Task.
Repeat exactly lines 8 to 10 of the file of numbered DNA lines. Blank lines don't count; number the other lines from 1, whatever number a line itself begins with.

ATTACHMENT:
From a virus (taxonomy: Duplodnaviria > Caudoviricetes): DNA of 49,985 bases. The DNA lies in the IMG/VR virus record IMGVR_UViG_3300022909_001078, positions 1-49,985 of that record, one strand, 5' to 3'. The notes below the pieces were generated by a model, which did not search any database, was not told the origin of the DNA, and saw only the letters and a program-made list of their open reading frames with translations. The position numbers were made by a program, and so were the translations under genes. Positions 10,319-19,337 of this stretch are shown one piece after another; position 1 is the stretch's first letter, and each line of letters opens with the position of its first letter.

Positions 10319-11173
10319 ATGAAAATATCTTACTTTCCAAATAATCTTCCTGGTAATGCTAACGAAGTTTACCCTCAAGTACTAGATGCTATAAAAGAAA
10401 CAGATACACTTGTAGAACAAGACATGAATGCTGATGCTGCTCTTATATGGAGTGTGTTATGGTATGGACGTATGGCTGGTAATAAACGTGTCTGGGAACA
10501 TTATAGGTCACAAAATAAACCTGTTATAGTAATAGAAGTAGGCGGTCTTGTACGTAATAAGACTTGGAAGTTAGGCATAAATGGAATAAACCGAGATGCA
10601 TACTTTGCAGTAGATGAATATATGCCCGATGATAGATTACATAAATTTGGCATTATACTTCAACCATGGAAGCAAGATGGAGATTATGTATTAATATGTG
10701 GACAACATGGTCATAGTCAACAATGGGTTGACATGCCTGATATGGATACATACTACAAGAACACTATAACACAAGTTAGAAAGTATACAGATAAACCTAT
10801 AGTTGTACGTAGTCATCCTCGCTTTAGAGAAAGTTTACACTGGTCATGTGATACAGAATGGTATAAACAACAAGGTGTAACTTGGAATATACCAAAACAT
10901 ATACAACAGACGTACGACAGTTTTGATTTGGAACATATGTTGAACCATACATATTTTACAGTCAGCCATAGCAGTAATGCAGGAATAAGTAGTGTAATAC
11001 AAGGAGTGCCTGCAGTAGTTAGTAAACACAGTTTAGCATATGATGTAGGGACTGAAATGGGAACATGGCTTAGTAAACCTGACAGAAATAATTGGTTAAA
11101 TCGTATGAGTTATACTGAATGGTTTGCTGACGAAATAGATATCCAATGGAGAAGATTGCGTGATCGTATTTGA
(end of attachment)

10801 AGTTGTACGTAGTCATCCTCGCTTTAGAGAAAGTTTACACTGGTCATGTGATACAGAATGGTATAAACAACAAGGTGTAACTTGGAATATACCAAAACAT
10901 ATACAACAGACGTACGACAGTTTTGATTTGGAACATATGTTGAACCATACATATTTTACAGTCAGCCATAGCAGTAATGCAGGAATAAGTAGTGTAATAC
11001 AAGGAGTGCCTGCAGTAGTTAGTAAACACAGTTTAGCATATGATGTAGGGACTGAAATGGGAACATGGCTTAGTAAACCTGACAGAAATAATTGGTTAAA